Virtual reality headsets have become popular location-based entertainment solutions over the past year or two, but there’s a key impediment to their wider use in theme parks — they dramatically slow down snaking lines of people. That’s why SeaWorld Orlando has quietly removed VR features added one year ago to its roller coaster Kraken Unleashed, effectively acknowledging complaints voiced in a prescient USA Today review last year.

Two specific issues spelled doom for the VR headsets: their need for constant pre-ride cleaning, and the time needed to adjust them on users before the coaster could roar back into action. As USA Today pointed out, despite SeaWorld’s aggressive staffing of the ride with plenty of human operators to sanitize the headsets and help guests with adjustments, people spent “many minutes” waiting for the ride to actually start.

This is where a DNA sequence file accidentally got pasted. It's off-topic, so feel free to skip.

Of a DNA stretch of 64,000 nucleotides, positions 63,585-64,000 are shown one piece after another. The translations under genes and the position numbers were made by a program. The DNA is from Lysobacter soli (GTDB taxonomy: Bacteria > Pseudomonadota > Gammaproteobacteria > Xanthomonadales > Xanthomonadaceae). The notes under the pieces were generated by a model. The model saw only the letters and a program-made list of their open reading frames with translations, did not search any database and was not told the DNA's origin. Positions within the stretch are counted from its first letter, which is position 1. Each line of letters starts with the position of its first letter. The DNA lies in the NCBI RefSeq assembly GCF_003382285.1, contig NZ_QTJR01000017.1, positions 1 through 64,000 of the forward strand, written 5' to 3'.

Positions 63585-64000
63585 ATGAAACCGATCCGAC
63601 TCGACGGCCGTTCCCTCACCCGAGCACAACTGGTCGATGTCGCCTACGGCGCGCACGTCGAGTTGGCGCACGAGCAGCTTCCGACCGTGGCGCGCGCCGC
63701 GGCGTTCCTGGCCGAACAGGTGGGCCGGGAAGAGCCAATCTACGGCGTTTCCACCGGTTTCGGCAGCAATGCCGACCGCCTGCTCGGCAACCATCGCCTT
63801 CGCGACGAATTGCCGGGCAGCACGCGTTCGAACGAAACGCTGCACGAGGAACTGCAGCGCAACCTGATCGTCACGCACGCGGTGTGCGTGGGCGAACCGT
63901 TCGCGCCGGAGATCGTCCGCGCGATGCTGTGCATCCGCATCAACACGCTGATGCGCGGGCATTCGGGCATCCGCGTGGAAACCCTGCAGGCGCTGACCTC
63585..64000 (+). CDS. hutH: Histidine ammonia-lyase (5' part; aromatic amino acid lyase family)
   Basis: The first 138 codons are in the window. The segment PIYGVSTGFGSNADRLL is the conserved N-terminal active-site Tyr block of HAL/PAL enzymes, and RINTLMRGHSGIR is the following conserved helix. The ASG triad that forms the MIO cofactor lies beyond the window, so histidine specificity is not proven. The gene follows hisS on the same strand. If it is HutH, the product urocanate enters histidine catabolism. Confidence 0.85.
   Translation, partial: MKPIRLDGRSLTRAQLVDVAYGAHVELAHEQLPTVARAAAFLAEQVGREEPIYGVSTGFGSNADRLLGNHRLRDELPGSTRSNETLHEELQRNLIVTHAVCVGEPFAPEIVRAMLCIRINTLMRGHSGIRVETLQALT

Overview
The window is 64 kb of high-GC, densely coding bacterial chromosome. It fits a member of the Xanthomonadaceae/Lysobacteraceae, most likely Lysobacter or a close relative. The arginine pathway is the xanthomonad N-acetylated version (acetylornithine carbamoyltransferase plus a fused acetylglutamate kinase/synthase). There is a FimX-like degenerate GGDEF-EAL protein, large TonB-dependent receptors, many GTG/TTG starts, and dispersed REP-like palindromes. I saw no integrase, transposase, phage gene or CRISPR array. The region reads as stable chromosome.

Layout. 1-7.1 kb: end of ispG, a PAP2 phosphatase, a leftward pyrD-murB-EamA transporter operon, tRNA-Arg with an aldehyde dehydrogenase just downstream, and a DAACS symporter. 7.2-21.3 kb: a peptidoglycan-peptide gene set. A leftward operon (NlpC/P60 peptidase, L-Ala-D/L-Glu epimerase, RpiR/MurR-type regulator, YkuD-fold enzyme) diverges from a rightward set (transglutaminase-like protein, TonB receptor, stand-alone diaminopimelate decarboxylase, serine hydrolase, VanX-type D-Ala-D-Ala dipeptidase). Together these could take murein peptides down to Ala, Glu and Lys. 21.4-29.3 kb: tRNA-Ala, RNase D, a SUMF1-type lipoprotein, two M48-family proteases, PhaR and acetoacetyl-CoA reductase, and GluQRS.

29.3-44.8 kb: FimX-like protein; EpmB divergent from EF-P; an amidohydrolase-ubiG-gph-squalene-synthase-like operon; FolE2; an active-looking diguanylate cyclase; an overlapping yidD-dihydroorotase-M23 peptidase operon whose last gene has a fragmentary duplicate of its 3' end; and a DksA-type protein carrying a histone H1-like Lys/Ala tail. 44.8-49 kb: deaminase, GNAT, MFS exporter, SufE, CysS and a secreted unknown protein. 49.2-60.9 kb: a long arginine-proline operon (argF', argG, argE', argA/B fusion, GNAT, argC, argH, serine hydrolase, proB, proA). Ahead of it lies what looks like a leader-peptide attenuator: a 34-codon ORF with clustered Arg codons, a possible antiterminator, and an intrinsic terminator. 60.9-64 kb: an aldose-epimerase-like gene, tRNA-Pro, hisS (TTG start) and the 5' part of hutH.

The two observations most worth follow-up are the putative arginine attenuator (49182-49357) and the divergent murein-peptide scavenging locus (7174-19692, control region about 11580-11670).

Because it’s a group ride, users familiar with VR headsets and those who opted not to wear them would still be stuck waiting for the last stragglers to get ready. Consequently, the park estimated that the VR ride took twice as long to load and unload, cutting its capacity by 50 percent compared with its pre-VR fittings. On top of that, guests didn’t seem to love the overall VR experience, which replaced real-world visuals with a low-resolution underwater adventure, as the 2000-vintage coaster was still exciting enough on its own.

Issues like this have led some companies to redesign their VR headsets specifically for quicker access in public places. Acer’s OJO 500 was created to quickly detach its visual system from multiple headbands, enabling one user to get a headband on and adjusted while another person is finishing up using the display. Several companies are working on more easily cleaned headsets, all with the goal of turning around users more rapidly.

Improving technology will also help make the VR experience more compelling. Much higher resolution displays, improved tracking, and better graphics processors are all expected to make their way into the next generation of VR headsets. Further “experiments” like Kraken Unleashed will determine whether future headsets with those features are best paired with moving rides like roller coasters, or compelling enough to enjoy on one’s feet or sofa.